Sponsors Cite Potential Negative Impact on Crucial New Jersey Shore Economy
(TRENTON) – Assembly Democrats Vince Mazzeo, Tim Eustace and Bob Andrzejczak have introduced legislation opposing a proposal to open portions of Atlantic Coast for oil and natural gas drilling.
“Offshore drilling threatens the economy and the environment of New Jersey and other coastal states,” said Mazzeo (D-Atlantic). “Consider that New Jersey’s 127-mile coast supports a tourism industry worth more than $36 billion, or 7 percent of the state’s entire economy, and generates recreational and commercial fishing revenues of $2 billion annually. A major oil spill on the East Coast could easily destroy the state’s coastal resources, cause catastrophic and lasting economic harm and significantly reduce the quality of life for New Jersey residents. A spill could also threaten the many endangered and threatened species that call the Jersey Shore home. I see no benefit to New Jersey from offshore drilling in the Atlantic – none whatsoever.”
The bill (ACR-227) notes that on Jan. 27, the Obama Administration proposed opening up portions of the Atlantic Coast – 50 miles offshore from Virginia, North Carolina, South Carolina, and Georgia – for offshore oil and natural gas drilling.
The sponsors noted New Jersey’s southern coast is just 100 nautical miles from the proposed drilling area.
“With oil and natural gas reserves at an all-time high, and gasoline usage projected to drop significantly over the next few decades due to more energy-efficient automobiles, offshore drilling on the East Coast is not necessary and the risks far outweigh the rewards,” said Eustace (D-Bergen/Passaic). “Opening up portions of the Atlantic Ocean for offshore drilling would put at risk beaches, fisheries, and marine life all along the coast, and threaten ocean-based economies, such as New Jersey’s, that rely on them. The nation should be focusing its energy policy on expanding renewable energy production, rather than jeopardizing coastal economies and the environment with the extraction of more fossil fuels.”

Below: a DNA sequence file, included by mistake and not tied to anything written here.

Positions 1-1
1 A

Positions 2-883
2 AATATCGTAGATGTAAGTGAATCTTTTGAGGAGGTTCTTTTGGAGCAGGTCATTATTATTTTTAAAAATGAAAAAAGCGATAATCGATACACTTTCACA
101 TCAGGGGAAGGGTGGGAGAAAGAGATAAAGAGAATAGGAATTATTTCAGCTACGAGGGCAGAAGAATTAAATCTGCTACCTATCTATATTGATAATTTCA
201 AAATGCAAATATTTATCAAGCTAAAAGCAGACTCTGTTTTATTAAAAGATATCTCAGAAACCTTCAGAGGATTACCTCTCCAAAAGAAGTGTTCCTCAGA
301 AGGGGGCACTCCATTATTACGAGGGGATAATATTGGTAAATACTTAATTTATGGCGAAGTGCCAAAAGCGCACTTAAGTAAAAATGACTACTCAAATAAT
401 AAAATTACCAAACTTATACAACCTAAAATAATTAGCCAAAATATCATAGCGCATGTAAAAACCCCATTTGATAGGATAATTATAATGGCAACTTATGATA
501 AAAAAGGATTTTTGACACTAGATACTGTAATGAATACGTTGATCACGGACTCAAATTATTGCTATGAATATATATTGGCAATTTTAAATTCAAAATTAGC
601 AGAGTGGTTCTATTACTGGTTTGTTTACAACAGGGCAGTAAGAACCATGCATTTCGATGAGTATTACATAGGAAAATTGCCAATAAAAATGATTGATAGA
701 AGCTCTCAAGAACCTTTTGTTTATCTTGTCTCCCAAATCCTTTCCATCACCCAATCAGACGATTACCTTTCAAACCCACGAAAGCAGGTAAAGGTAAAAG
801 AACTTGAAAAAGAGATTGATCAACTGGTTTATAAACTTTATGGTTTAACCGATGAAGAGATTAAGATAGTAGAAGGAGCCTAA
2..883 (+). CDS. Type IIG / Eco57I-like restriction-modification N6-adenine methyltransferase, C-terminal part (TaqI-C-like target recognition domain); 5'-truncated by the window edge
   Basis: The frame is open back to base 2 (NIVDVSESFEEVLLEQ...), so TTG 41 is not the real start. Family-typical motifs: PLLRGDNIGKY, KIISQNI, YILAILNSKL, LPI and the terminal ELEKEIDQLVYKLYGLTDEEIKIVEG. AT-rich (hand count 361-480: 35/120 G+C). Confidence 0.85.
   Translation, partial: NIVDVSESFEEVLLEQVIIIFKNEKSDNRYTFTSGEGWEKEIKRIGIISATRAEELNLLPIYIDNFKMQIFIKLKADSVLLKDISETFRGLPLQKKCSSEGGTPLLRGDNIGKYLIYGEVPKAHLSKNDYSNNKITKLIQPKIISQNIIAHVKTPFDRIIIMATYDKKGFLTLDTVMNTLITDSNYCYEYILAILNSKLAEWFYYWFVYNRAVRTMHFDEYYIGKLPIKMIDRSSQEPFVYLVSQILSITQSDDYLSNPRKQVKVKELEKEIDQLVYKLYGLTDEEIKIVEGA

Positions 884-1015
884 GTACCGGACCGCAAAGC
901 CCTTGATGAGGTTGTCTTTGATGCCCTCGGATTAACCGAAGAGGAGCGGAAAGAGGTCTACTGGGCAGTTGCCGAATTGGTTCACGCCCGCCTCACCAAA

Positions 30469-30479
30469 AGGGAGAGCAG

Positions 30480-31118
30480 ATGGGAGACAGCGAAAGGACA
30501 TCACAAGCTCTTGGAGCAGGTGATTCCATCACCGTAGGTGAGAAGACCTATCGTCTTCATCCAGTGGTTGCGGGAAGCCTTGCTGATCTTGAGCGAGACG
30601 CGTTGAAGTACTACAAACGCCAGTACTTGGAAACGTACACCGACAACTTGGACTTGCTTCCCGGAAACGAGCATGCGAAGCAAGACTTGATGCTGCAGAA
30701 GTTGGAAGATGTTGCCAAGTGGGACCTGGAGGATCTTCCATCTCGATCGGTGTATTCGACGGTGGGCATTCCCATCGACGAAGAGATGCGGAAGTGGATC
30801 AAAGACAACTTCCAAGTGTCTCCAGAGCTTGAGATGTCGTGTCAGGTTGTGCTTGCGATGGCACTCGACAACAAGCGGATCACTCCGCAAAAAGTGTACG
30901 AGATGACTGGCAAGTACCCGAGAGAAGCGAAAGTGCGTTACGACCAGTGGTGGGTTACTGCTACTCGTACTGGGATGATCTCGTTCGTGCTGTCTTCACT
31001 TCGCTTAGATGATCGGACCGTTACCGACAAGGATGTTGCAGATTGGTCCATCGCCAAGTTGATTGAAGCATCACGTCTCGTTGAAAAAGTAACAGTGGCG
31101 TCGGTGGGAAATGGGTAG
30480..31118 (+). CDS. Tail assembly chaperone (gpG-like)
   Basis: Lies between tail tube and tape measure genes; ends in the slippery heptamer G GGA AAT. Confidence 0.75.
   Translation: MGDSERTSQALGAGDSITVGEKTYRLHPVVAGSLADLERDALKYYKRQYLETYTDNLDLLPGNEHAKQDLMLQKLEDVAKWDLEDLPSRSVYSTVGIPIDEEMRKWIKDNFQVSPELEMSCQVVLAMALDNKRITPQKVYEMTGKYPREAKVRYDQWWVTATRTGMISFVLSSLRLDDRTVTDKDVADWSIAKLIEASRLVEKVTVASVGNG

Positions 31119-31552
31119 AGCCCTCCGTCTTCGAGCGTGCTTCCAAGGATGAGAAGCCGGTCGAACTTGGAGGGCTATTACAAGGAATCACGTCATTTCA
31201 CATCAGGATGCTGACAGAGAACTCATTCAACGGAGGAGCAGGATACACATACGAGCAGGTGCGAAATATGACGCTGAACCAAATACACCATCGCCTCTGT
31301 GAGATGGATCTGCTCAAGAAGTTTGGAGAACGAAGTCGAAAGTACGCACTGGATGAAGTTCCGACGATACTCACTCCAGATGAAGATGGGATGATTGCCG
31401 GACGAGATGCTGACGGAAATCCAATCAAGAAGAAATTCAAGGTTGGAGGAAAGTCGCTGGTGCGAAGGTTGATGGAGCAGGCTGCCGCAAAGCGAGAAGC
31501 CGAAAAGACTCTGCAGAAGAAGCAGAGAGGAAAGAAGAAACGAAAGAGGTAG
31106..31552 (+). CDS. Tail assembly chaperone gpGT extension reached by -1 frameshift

“The administration should take into account lessons from disasters such as the BP Deepwater Horizon oil spill and take steps to protect people and the environment from the hazards associated with offshore drilling,” said Andrzejczak (D-Atlantic/Cape May/Cumberland). “New Jersey’s beaches, boardwalks, resorts, and shore towns sustain over half a million jobs, or one in 10 jobs in the state, and generate $10 billion in government revenues. If oil drilling is not safe in certain parts of Alaska, where the Obama Administration has proposed banning oil and natural gas drilling outright, then it’s not safe for the Atlantic Coast.”
The resolution would be transmitted by the Clerk of the General Assembly to the President of the United States, the Secretary of the United States Department of the Interior, the Director of the Bureau of Ocean Energy Management in the United States Department of the Interior, every member of Congress from the State of New Jersey and the Commissioner of the New Jersey Department of Environmental Protection.
The measure has been referred to Assembly Environment and Solid Waste Committee.